Stamford Arts Centre marks re-opening with digital experiences

Stamford Arts Centre re-opened to arts groups in 2018 after a year-long, $7-million redevelopment. PHOTO: ST FILE

SINGAPORE - Tradition and technology may seem like strange bedfellows, but that is precisely what the revamped Stamford Arts Centre in Waterloo Street has to offer.

The arts centre, which focuses on the traditional arts, has introduced two new digital features since its year-long, $7million redevelopment which ended last year (2018).

The first is an augmented reality walking trail that visitors can go on to learn more about the centre and its artists.

Then there is a Chinese opera stage tour, which uses virtual reality to give a 360-degree view of a traditional Chinese street opera stage, as well as a look at the costumes, make-up, props and instruments.

"In today's digital age, we should leverage advances in technology to reach new audiences and transform the audience experience," said Minister for Culture, Community and Youth Grace Fu on Friday (April 5) at the start of celebrations marking the centre's re-opening.

Stamford Arts Centre re-opened to arts groups last year (2018), with a new multi-purpose hall (Black Box), an acoustically-treated music studio, as well as an artist residency studio and other shared facilities. Lifts and walkways have also improved its accessibility.

The centre is home to five arts groups as diverse as Chinese chamber music ensemble Ding Yi Music Company, Shantha Ratii Initiatives, which explores Indian dance, and dance troupe P7:1SMA, known for its contemporary take on Malay dance.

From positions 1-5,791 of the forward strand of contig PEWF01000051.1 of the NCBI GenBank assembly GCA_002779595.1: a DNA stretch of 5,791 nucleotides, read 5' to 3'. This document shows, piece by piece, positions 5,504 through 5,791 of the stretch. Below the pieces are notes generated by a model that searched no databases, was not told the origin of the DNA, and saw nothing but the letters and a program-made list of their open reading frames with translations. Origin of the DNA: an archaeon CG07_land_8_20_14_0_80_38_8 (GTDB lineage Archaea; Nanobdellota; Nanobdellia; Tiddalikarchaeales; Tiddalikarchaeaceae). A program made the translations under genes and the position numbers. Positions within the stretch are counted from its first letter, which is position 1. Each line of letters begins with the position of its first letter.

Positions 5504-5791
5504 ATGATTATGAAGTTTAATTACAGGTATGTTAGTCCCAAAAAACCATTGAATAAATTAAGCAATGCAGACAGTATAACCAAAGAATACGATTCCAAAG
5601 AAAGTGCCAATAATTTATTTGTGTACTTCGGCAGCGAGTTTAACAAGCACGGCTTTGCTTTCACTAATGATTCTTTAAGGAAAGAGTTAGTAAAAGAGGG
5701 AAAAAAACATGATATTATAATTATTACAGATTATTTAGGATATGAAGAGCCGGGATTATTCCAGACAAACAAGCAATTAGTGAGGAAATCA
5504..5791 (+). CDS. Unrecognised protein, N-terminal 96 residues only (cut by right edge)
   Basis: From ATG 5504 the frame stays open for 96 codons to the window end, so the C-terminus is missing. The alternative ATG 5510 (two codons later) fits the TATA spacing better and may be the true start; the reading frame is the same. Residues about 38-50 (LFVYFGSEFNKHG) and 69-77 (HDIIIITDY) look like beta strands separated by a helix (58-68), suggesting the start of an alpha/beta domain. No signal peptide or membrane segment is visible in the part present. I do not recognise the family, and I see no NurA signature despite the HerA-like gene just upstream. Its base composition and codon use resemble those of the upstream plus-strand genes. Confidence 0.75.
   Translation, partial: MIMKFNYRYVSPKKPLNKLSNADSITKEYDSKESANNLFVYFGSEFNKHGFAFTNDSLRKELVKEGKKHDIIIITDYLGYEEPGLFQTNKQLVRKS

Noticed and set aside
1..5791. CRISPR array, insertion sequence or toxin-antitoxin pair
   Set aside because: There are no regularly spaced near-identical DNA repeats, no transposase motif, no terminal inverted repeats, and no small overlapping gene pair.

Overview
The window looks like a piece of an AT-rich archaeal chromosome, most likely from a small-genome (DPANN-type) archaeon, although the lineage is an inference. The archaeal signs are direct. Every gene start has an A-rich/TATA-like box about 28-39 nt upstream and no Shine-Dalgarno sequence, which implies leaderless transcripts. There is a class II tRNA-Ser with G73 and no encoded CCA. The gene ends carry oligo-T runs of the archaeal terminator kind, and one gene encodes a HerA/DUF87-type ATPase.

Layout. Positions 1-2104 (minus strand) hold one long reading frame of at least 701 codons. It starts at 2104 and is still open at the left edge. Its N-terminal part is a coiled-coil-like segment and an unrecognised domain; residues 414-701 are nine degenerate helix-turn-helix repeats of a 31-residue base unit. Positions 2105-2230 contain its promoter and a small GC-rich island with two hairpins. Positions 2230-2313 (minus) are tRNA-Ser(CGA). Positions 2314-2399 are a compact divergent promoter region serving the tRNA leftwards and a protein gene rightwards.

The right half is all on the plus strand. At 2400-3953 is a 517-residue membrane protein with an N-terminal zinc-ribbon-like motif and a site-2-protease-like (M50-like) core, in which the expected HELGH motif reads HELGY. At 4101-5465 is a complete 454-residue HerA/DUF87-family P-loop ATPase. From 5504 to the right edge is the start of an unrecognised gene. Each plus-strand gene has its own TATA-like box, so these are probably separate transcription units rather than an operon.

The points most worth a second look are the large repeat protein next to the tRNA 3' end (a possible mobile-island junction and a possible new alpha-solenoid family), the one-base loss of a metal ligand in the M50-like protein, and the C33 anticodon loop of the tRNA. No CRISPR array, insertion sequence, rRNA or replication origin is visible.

Friday's opening celebrations kicked off three days of festivities that will last through the weekend - from a Malay and Indian dance theatre show to a live Chinese cross-talk performance. Visitors can also try out the augmented reality and virtual reality features.

Ms Fu reiterated the Government's commitment to support the traditional arts scene, with a nod to broad strategies in the Our SG Arts Plan - ranging from bolstering capabilities and content development to helping with outreach.

The National Arts Council (NAC), for example, supports the Malay Music Enrichment Course and the National Indian and Chinese Music Competitions. It also introduced the Traditional Arts Repository digital archiving project in collaboration with the National Library Board, supporting the documentation and digitisation of traditional arts groups' materials such as scores and scripts.

She added that the Stamford Arts Centre can play a key role in encouraging traditional arts groups to collaborate. It will offer residencies in traditional arts, and its location in the Waterloo Street arts belt means it is in close proximity to many arts centres, institutions and arts schools.

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